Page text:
This was a brave new world whose heroes bore a winning attitude. This was a familiar bully being held by the scruff of its neck and being turned upside down on its own soil.
Of the 329 that India made on the final day, 180- over half of the output- came from two hungry and determined bats.
Their names – Shubhman Gill and Rishabh Pant.
Their speciality- “You bully us, we will give it back. But note, we will spare you the venom that often needlessly spews from the mouth.”
To achieve great things- verbal duels aren’t needed; true intent is enough. Isn’t it?
That lesson learnt, let’s move to what’s more than a modicum of truth.
Even greater in the prized 3-wicket victory was the fact that none knew what would have happened until the final few deliveries were left to play.
For Pant- 97 in the first inning and now the unbeaten 89– it seemed as though the little man was battling himself.
Someone so accustomed to throwing away fire-starters (the fifty in the last Teat was just that) was practising restraint.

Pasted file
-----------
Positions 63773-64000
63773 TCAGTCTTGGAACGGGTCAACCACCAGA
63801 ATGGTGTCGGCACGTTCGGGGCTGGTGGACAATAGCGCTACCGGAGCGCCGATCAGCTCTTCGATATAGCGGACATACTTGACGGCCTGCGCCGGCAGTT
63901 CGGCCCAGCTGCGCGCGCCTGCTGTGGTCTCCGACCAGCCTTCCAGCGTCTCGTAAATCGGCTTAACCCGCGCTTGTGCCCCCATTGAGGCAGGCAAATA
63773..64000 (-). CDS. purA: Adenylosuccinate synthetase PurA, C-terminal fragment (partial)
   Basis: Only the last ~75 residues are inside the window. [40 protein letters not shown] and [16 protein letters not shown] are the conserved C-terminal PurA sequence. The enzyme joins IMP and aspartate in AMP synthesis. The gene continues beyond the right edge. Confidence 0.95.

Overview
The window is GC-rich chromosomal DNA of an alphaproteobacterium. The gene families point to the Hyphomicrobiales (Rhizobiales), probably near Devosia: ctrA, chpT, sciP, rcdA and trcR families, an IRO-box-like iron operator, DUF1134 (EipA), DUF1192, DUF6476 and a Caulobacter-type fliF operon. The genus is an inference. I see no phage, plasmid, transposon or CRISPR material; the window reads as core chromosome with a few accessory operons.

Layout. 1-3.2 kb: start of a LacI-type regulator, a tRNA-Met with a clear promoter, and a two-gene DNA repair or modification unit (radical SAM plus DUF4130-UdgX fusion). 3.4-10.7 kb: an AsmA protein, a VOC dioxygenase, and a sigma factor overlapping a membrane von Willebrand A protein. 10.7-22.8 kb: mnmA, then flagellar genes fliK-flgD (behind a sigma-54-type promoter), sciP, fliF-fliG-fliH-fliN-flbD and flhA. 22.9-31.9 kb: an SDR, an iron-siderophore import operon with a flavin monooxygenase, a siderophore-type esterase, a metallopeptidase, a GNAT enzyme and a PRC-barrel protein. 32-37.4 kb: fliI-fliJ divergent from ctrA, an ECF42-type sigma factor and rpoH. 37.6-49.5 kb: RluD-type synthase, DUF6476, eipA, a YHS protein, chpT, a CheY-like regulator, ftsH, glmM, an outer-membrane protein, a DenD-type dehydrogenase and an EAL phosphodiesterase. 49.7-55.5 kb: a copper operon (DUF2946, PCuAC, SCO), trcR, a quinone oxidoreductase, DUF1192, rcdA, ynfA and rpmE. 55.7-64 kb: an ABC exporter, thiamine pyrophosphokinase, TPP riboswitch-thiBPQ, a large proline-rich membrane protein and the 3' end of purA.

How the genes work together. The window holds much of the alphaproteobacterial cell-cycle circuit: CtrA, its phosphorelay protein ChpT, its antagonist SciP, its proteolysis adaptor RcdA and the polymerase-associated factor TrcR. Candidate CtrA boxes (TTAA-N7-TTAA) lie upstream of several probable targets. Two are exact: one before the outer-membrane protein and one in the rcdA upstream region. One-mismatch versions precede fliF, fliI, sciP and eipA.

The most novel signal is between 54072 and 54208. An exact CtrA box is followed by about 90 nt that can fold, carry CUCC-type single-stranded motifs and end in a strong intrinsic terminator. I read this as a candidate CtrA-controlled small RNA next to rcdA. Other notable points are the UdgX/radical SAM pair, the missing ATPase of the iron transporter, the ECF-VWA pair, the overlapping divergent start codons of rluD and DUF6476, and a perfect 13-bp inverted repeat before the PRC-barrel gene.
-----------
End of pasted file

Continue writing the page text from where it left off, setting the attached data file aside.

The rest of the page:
That he stayed there until the end to anchor the run chase few thought would come to life was more beautiful than witnessing Elizabeth Taylor or Monica Bellucci at the peak of their youth.
Prior to that, that Gill came in- playing just his sixth inning- and powered a 91, just when his team needed, at least, one opener to fire, was reassuring like seeing a cheetah cub drawing level with the alpha male.
You know that sight when the young predator shows he’s getting there and is almost immediately quick to in making the right noises?